By allowing ads to appear on this site, you support the local businesses who, in turn, support great journalism.
Midway blamed for fire plan delay
Placeholder Image

Despite budget woes, Liberty County still is planning a transition to a paid countywide fire service that would be funded by a combination of service fees and insurance-premium taxes.
The city of Midway, however, is not on board with the service, and it’s slowing the process.
Fees would be established on a tiered structure for residential, commercial and industrial properties. County Administrator Joey Brown said the proposed numbers would call for everyone in the unincorporated areas and within Midway city limits to pay an annual fee not to exceed $100.
Last year, the board decided to address Midway City Council to gauge its willingness to participate before taking the matter up with residents.
“We wrestled with that for a period of 12 months where we appeared before the city of Midway, where we appeared before city-council meetings and did things several, several times and explained things and answered their questions,” Brown said. “And then we finally got a letter back in December when we set a timeline on it, for them to say ‘No, we’re not interested.’”
Now, other options include selecting a different station location than the Midway station and revisiting the topic with the city.
Without using Midway’s residential and industrial fee base, the operations would receive less money and would, therefore, have to be toned down, Brown said.
“The fire plan — the reason it picked Midway is because it’s mid-way; it is the central location for running to assist Riceboro, running to assist Eastern District, running to assist Fleming, running to wherever. It’s an ideal location,” Brown said.
Stations included in the staffing proposal are the Midway station, the east-end fire station in Sunbury, and the Gum Branch station.
District 4 Commissioner Pat Bowen asked if the county service would respond to fires within the city.
“The fire authority owns the equipment that’s in Midway station. So would you have to? No, you would not have to respond to fires in the city limits of Midway,” Brown said. “You could say, ‘That’s fine, Midway, we’re going to build our own … you take care of what you’ve got.’”
But, Brown added, under mutual-aid agreements, the county still would have some obligation to respond.  
Brown, Bowen and fire coordinator James Ashdown discussed the legal grey area between what is mutual aid, emergency aid and a service for which the county can charge.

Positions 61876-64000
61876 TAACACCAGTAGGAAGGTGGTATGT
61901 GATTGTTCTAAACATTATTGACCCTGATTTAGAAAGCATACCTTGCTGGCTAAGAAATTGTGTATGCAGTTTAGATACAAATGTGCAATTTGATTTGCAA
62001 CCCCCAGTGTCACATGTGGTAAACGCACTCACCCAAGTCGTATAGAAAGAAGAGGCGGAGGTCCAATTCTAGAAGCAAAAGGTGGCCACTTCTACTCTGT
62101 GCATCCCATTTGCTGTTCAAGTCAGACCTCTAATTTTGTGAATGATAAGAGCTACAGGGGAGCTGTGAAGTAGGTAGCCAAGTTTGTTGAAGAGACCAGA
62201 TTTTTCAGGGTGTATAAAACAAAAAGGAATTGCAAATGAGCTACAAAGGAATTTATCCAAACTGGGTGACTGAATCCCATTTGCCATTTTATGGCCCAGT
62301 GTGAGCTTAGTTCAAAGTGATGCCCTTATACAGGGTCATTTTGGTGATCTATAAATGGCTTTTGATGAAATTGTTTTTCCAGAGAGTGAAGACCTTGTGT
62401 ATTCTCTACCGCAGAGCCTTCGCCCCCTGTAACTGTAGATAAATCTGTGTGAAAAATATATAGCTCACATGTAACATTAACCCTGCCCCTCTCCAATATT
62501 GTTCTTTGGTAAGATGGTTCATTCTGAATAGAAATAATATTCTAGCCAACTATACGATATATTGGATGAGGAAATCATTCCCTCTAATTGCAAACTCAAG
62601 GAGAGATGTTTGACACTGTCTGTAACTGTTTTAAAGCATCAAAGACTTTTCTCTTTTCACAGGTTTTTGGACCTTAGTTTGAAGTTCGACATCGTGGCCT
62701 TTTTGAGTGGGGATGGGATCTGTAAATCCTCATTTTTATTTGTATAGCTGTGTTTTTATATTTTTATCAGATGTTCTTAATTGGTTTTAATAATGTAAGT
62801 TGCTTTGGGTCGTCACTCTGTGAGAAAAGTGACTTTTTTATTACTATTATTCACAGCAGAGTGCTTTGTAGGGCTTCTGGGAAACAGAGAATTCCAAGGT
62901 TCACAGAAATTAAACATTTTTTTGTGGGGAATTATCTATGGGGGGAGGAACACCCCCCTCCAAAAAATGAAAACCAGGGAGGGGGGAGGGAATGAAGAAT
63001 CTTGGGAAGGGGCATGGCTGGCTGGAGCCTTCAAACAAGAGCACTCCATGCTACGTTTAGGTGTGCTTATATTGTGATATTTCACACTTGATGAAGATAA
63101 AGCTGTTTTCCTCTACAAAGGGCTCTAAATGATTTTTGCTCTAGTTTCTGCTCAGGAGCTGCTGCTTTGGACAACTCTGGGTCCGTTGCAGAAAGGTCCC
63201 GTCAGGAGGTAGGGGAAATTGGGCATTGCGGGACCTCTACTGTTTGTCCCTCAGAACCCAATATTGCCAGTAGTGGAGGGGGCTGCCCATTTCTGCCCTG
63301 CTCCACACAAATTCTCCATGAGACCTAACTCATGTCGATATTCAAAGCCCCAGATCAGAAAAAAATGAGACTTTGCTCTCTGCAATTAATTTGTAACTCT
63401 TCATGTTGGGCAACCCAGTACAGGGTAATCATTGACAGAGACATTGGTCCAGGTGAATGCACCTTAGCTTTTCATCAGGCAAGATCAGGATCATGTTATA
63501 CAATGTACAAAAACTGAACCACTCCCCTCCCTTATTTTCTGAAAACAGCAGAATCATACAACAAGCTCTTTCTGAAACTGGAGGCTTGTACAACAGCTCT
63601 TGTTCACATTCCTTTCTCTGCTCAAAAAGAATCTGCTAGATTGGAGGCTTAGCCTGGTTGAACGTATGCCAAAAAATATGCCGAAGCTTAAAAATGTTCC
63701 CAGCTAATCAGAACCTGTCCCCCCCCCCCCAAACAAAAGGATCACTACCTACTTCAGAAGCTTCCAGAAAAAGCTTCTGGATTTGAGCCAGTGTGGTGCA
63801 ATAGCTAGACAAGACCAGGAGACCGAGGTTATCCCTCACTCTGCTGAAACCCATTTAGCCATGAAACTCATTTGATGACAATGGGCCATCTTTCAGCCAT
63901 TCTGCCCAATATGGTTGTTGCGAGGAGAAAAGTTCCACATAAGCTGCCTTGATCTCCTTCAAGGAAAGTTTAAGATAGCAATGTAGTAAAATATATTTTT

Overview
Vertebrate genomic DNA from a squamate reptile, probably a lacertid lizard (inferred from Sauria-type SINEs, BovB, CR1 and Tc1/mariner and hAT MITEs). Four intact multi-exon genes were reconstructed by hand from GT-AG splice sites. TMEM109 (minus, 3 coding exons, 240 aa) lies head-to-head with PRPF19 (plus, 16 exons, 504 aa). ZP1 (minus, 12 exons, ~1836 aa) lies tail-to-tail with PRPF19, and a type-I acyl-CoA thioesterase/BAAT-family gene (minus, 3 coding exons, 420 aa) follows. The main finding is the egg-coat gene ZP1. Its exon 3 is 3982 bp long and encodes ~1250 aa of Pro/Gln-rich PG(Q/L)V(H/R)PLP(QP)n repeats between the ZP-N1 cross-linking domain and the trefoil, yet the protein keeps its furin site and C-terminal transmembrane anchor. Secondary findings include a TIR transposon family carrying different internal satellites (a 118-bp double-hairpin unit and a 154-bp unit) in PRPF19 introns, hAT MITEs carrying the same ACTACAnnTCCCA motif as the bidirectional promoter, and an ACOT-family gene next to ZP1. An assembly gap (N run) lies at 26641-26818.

Another option would be for the county to construct a station near the existing volunteer station in Midway and respond to calls excluding those within the city. But the commissioners acknowledged they could be taken to task for such a move.
“The big winners (in the initial plan) were going to be the city people and the city of Midway,” Brown said. “They sit within five miles of that station; they have a water supply. I mean, what we were talking about was putting a $95 assessment on their people inside their city and, in return, probably getting at least a $200 insurance premium break, or better.”
To reiterate the need for a paid service, Ashdown said a dwindling volunteer force combined with heightened training requirements and fewer local training opportunities have compounded to make fire protection a harder service to provide.
“We’re down to like five or six volunteers per station that are actually certified to do anything,” Ashdown said.
Meanwhile, calls for fire services still are increasing. He presented a five-year look at calls dispatched, during which the number has jumped from 2,355 in 2007 to 4,167 in 2011.
“The calls for service are on a steady incline, while the percentage of calls being answered is on the decline,” he said, adding that about 40 percent of calls go unanswered.
The proposal calls for 20 total full-time firefighters, who would staff the stations 12 hours per day seven days a week. The county still would rely on volunteers overnight.
Under Ashdown’s plan, station staffing costs would run $809,314.72 per year, and annual administration salaries would be $88,211.18. The plan also would require $337,852 in operational expenses.
Commissioners Gary Gilliard and Justin Frasier volunteered to engage Midway Mayor Dr. Clemontine Washington, council members and Midway residents to see if they could make progress on the issue.

Sign up for our e-newsletters